Opening Hours

Café, galleries and shop: Tuesday – Sunday 11am – 5pm

House: Tuesday – Sunday 12  – 5pm

Free, timed entry tickets to the House are available at the information desk on arrival or online here.

Last entry to the House is at 4.30pm

Contact Us

+44 (0)1223 748 100
mail@kettlesyard.cam.ac.uk

 

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My work began at Kettle’s Yard in 2004, under Director Michael Harrison, with a competition to design an education wing in the newly acquired North East corner of the site. When Michael Harrison sadly died, and Andrew Nairne became Director, Andrew’s vision extended this work to include the creation of new galleries.

Kettle’s Yard as a building has evolved through a series of additions. It began when Jim Ede purchased and transformed a set of dilapidated cottages to form the House, a place where contemporary art, historic and natural objects sit comfortably within a modest domestic interior. The most important addition to the House is, of course, Sir Leslie Martin and David Owers’s 1970 extension, which I consider to be a masterpiece of late modern architecture. Following this, a series of small extensions were added as and when adjacent land became available. Each of these strove to continue the journey, but Andrew Nairne recognised that, collectively, they were unsuccessful as galleries. A bold decision was taken to demolish everything from the 1970 extension to the retained Victorian façade on Castle Street in order to insert new, generous galleries and a welcome area, as well as completing the planned education wing.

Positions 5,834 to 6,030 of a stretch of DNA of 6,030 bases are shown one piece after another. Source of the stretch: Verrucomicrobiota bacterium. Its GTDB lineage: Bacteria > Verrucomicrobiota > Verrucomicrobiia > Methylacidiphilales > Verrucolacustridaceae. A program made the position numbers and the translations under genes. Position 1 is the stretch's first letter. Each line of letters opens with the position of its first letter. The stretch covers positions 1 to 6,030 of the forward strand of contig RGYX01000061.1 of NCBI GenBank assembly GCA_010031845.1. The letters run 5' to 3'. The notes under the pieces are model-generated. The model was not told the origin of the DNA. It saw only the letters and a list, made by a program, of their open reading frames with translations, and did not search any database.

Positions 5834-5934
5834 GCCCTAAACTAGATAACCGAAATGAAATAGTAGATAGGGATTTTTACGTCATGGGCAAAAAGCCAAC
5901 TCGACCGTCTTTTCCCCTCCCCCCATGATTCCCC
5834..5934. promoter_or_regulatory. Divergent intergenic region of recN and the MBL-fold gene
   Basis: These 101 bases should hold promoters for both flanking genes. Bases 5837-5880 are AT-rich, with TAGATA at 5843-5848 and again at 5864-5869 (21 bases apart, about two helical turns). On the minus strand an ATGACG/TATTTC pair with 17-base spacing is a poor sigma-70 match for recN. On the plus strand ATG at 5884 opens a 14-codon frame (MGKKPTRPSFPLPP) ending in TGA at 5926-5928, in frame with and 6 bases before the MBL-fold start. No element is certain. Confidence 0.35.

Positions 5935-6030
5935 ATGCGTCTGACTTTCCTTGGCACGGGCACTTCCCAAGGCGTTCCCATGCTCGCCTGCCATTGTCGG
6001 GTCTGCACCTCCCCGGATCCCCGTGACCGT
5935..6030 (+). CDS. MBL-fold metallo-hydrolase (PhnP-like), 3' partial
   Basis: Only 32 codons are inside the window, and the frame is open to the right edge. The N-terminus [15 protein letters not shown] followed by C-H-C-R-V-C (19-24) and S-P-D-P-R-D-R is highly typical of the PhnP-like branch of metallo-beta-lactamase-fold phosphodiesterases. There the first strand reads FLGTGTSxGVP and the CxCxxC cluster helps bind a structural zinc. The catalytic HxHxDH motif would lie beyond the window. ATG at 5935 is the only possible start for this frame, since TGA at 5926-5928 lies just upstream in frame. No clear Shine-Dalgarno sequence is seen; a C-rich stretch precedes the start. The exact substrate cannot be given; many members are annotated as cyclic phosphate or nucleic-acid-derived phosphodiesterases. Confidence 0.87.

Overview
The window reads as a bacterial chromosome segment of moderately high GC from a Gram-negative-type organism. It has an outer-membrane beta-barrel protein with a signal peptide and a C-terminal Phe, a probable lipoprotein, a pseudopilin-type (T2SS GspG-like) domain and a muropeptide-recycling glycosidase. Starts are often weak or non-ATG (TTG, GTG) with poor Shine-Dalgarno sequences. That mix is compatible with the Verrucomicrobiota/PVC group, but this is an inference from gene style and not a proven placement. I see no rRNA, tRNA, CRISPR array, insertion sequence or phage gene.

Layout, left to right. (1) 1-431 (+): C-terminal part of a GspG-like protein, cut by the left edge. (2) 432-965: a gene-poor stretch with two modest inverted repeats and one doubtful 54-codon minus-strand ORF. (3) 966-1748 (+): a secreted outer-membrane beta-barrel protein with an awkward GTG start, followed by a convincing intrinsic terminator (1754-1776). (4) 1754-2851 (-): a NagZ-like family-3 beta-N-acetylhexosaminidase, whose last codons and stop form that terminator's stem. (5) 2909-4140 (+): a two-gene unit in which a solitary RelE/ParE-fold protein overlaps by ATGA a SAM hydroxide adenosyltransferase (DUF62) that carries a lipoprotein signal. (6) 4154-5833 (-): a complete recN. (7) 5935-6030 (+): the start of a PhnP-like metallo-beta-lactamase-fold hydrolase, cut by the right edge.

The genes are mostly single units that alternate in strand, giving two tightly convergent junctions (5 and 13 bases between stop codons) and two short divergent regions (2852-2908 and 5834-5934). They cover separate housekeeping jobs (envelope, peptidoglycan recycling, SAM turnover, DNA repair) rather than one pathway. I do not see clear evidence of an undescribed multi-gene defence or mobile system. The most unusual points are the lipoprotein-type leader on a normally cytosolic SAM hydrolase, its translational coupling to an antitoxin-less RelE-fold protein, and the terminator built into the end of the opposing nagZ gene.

The starting point for all of this work was my admiration for the 1970 extension. What is fascinating for me about Kettle’s Yard is the seamless continuity between the historic and the modern. Jim Ede, in his book A Way of Life—Kettle’s Yard, writes: ‘It starts from the cottage with a couple of generously wide steps down … and continues through an open doorway into the very large and comfortably proportioned new building, which itself develops in easy and individual stages.’ In considering the transformation of Kettle’s Yard, I strove to achieve the same sensibility, designing a contemporary extension which similarly ‘develops in easy and individual stages’.

Leslie Martin and David Owers’s work has a very distinct approach to materiality, light and detail. Many visitors would be amazed to realise that, in the extension, all the daylight comes from above and that there are almost no windows in the building at all. The double-height volume is in huge contrast to the intimate spaces of the House, yet you are never aware of this shift in scale. The materials are modest, and simply constructed: brick and timber floors, a solid pine staircase and rough plaster walls. This gentle architecture allows the artworks and furniture to be the focus of attention. In fact, when, during the recent construction work, the extension was emptied of its contents, it was extraordinary to see the spaces quite bare and severe. My ambition was to complement the existing architecture with an equally modest new addition.

My respect for the 1970 fabric is manifest in the decision to carry out an element of restoration as a part of the project. Previously, visitors might have believed that Kettle’s Yard was perfectly preserved. While this is predominantly true of the House and its extension, the three small galleries to the side had been severely altered over time: the exposed brick walls had been plastered over; the massive brick bench had been replaced with a timber and plaster bench; and doors had been added to create a small learning space. We took the opportunity to restore these spaces back to their original state.